[microfilms]: A Small Card Game Of Deception

[microfilms] is a small, deduction game by designers David J. Mortimer and Dávid Turczi. It’s set in the same universe as [redacted], a game by Turczi, Katalin Nimmerfroh and Mihály Vincze, though no knowledge of [redacted] is needed.

The game supports two to six people ages 12 and up, and it takes 10 to 30 minutes to play.

Published by LudiCreations and distributed by Passport Game Studios in the United States, [microfilms] can be found online for about $10.

Players take on the role of agents or four other “freelancers,” depending on the number of players. They are invited to a poker game by an ambassador, where microfilms are embedded in the playing cards.

A player’s secret identity and alliance (or lack thereof) determine how to win.

How it works:

One of the four agent cards is removed from the game, along with its corresponding microfilm and alliance card. Then enough freelancer role cards to have one card for each player are shuffled with the remaining three agent cards. (A two-player game works quite differently.) Each player receives a role card, which is kept secret.

The three remaining alliance cards are shuffled and one is removed from the game. The two remaining will show which two agents are allied, though they won’t know at first.

Action cards are shuffled and one is dealt to each player, then the microfilm and alliance cards are shuffled with them.

Players choose a starting player, and those farthest from the starting player, depending on the number of players, get 1 franc. Each player gets a suspicion token, which shows all possible actions. It’s turned with the “Suspect” side up. The other side is “Cleared.”

On their turn, players can choose from one of five actions: draw a card from the deck or the top of the discard pile; pass and take a franc, bribe another player by offering a card to another player, thus making the offerer “Cleared”; take an action, often by using a card; or attempt to win.

Actions include stealing two francs from another player; blackmailing another player, forcing them to pay two francs or lose a card and become “Suspect” while the other player is “Cleared”; cashing out to get three francs; interrogating another player, looking at a card from another player’s hand, which has been chosen so that the other player does not know which card has been looked at.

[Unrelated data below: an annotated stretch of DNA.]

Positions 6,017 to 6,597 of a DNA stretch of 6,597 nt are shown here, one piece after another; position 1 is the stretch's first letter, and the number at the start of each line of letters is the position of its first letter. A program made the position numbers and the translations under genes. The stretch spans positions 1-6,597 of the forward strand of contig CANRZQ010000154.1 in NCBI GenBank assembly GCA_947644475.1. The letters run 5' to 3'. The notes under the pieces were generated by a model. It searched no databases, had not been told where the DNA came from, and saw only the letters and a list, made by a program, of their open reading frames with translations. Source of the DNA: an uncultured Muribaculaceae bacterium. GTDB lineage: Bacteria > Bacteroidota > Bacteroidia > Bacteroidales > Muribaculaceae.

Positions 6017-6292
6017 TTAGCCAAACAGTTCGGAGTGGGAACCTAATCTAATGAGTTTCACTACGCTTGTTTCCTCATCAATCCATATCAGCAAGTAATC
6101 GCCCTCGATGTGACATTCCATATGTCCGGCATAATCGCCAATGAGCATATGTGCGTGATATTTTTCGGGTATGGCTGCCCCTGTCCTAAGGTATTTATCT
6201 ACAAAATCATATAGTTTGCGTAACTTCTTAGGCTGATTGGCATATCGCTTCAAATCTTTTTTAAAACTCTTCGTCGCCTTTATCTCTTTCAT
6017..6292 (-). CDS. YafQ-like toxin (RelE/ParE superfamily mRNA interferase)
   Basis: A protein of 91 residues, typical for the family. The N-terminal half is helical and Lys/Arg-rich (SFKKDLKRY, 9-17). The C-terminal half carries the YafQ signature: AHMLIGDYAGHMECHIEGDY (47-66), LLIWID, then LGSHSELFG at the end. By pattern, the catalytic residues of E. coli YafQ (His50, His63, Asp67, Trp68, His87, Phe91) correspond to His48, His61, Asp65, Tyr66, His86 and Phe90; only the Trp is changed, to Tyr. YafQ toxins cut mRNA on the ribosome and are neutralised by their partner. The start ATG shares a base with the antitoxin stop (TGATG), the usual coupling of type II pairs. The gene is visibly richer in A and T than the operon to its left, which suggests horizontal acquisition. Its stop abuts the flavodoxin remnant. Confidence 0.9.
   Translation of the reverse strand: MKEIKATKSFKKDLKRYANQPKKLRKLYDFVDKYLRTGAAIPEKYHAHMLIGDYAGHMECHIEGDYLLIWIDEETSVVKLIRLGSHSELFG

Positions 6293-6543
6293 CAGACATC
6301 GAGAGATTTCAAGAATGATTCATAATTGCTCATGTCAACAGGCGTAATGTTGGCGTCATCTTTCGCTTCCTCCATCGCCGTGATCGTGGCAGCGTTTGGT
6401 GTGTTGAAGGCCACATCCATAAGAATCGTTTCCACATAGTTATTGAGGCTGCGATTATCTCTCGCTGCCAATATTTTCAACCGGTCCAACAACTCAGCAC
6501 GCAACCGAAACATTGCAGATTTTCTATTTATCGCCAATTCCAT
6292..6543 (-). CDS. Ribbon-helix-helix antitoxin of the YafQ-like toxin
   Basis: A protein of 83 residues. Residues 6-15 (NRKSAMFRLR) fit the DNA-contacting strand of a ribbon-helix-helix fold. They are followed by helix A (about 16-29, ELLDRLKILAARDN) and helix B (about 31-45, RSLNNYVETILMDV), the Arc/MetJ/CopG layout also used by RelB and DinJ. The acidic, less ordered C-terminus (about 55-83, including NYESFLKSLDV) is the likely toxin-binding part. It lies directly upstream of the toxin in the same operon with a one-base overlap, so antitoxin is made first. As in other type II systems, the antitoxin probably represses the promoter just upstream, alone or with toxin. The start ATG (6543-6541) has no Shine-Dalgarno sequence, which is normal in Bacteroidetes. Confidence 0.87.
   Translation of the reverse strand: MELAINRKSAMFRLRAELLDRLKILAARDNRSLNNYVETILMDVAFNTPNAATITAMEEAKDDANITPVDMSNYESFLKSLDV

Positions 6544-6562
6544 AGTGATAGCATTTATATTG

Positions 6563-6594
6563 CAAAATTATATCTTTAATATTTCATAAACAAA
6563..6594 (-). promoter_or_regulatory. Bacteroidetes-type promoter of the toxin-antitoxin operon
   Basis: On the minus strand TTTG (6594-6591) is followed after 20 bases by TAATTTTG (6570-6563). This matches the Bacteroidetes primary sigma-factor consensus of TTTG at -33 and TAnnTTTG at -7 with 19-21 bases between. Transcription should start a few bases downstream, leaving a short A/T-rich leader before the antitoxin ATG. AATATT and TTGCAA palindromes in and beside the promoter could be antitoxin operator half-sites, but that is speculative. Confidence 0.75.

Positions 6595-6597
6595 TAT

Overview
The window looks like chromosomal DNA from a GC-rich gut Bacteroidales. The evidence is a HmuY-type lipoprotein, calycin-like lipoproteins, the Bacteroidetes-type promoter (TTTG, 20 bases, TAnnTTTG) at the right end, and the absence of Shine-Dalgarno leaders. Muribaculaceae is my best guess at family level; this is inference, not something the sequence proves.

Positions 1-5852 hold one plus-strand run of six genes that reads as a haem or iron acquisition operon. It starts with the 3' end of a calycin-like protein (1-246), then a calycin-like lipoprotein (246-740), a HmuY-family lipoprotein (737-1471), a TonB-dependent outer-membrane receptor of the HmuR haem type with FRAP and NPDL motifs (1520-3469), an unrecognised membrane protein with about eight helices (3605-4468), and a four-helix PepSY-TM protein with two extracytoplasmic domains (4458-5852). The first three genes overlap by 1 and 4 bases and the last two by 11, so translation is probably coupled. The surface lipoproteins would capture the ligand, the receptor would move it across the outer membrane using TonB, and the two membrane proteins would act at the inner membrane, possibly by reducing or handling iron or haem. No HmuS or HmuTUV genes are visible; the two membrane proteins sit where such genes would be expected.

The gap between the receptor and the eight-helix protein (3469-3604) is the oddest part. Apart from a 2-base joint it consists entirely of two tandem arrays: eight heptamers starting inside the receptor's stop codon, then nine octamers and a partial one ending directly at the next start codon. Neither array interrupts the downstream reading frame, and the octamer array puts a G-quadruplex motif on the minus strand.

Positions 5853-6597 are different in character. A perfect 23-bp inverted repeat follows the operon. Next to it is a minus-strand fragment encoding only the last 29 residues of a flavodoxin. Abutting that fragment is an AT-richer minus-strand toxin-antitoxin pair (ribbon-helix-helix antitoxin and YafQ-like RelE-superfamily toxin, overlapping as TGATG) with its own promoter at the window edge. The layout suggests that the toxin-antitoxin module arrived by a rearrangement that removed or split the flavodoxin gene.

Players must discard down to one action card (not counting the role card) if they are a “Suspect” or two if they are “Cleared.”

The game ends when one of the agents is “Cleared” and reveals a microfilm that belongs to another player to whom the agent is not allied. If an agent reveals a microfilm of an ally, both allied players lose.

Freelancers each have different objectives, from revealing a Microfilm and naming the player to whom it belongs to naming the player with the ace of spades card.

Why you might buy [microfilms]:

Despite being a little strange, the Cold War spy poker game theme is fun, and the art fits well.

The gameplay also fits the mysterious theme.

The price is amazing.

I have a feeling if you have a group that will take the time to internalize the rules and play it together relatively often, it could be a very interesting experience, especially for three players (because none of the freelancers are used in a three-player game).

Why you might not buy [microfilms]:

The rules are very difficult to learn for such a short game.

The freelance roles seem quite imbalanced. For example, the Hitman can only win by being “Cleared” and identifying which player has the ace of spades. But once the ace of spades has been discarded, the hitman has no way to win (and not much to do) until the deck has been run through and reshuffled. Then the hitman is starting blind again.

Becoming “Cleared” is quite difficult, and without being cleared, your hand limit is only one card. The game is supposed to be limiting, but the folks I played with thought it was too limiting.

The two-player game has a dummy player, which would be okay, but each player has both an agent and a secondary role. That’s confusing and makes the winning conditions a bit convoluted.

My conclusions:

The rules are much too complicated for the length of the game. After I played this with people, they immediately started suggesting changes to the game. And oddly enough, they wanted more cards and more to do. That’s a problem for a microgame, since they’re usually known for their simplicity and elegance.

But it also speaks to the fact that everyone at the table badly wanted to get into the game and enjoy it. They didn’t leave apathetic.

That’s why I think with a crowd that has enough patience to really learn the game, it could be good. That may be a tough group to find, however, since most 10- to 30-minute games are made for casual experiences.

Full disclosure: I got a review copy of [microfilms] from Passport Game Studios. I was not required to write a positive review. These are my honest opinions.

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Author Profile: Consumer Expert Teresa Jackson

I'm a journalist living in Central Oregon. I have two little kids, which for me has meant staying home. And playing board games.

Lots of board games.

I'm also an avid reader and a theology nerd.

You can follow all of my interests and personal quirks on Twitter @teresawjackson and at www.tablebyteresa.com.

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